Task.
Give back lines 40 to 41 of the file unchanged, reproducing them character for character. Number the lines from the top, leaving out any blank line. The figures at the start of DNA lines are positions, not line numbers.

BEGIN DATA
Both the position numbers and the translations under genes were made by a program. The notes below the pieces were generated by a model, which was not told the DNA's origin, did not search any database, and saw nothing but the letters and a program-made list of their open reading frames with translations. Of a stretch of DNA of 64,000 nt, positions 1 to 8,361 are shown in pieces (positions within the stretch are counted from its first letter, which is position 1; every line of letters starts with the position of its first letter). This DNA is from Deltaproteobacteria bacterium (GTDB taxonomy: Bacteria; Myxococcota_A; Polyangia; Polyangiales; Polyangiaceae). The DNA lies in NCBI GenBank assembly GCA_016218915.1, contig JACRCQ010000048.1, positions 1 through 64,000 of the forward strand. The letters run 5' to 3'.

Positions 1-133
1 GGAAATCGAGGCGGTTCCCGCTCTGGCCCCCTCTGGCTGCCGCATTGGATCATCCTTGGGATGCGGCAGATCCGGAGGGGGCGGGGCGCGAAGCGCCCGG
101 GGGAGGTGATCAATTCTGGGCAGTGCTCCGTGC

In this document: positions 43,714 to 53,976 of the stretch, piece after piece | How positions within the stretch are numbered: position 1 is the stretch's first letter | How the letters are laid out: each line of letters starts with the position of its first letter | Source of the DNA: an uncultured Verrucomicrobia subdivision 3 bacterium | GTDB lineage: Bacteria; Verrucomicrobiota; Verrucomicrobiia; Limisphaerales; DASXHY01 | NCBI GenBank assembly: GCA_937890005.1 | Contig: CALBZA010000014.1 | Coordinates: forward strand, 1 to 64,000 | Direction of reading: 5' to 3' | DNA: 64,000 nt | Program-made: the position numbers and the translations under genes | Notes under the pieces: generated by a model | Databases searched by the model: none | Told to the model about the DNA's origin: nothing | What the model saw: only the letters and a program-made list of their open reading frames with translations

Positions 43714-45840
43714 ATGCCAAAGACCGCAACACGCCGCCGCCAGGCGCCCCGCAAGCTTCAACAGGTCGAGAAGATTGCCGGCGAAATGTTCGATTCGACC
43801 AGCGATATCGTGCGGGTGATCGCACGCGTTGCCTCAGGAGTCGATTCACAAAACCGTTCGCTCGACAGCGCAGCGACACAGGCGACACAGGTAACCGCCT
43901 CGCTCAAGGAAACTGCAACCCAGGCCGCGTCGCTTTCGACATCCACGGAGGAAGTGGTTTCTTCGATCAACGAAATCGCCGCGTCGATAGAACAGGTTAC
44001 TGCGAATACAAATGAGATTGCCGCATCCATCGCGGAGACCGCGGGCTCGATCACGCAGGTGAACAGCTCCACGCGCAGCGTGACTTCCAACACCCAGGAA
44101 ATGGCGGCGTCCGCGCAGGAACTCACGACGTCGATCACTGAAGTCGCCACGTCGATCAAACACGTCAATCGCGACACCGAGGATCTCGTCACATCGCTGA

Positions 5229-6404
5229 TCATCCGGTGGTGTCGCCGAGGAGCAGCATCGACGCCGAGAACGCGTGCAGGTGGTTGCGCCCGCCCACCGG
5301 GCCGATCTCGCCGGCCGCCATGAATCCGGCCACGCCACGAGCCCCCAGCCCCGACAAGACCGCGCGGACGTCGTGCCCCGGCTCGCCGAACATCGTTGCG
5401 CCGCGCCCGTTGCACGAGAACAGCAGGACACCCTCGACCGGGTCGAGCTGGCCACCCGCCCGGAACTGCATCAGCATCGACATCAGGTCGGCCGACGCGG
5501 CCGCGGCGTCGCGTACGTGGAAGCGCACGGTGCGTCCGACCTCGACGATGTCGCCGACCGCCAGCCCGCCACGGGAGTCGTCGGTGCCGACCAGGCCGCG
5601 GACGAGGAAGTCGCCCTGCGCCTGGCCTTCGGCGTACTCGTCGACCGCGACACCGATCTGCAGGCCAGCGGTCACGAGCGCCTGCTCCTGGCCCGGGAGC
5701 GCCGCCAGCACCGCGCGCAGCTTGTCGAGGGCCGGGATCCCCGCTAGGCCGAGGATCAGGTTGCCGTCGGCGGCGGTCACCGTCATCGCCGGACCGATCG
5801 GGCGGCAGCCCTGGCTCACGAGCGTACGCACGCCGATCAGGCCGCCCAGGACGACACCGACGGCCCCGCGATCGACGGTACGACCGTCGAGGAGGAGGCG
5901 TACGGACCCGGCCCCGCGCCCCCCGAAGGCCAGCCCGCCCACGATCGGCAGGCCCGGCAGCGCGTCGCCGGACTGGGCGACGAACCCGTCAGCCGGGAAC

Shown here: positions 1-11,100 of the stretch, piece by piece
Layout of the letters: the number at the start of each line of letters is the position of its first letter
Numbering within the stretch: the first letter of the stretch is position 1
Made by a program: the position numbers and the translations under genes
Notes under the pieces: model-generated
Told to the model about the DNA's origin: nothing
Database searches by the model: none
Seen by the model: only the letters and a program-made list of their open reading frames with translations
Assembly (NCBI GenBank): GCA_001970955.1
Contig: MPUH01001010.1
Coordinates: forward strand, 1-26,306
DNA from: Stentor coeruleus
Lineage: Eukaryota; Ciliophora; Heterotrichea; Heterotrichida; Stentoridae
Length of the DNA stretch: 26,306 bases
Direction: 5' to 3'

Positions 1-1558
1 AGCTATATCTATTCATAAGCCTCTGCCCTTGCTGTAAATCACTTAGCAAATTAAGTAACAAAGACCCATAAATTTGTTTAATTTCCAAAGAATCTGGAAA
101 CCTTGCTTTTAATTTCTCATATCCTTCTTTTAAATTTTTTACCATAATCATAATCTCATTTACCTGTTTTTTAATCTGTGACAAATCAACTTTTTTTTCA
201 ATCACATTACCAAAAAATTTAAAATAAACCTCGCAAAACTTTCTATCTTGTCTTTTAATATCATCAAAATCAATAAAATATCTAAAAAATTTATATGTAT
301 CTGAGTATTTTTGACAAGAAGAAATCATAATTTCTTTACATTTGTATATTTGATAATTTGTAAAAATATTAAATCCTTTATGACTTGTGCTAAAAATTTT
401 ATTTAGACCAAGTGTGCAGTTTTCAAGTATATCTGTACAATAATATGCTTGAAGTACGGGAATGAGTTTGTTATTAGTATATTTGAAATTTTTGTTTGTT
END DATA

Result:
301 CTGAGTATTTTTGACAAGAAGAAATCATAATTTCTTTACATTTGTATATTTGATAATTTGTAAAAATATTAAATCCTTTATGACTTGTGCTAAAAATTTT
401 ATTTAGACCAAGTGTGCAGTTTTCAAGTATATCTGTACAATAATATGCTTGAAGTACGGGAATGAGTTTGTTATTAGTATATTTGAAATTTTTGTTTGTT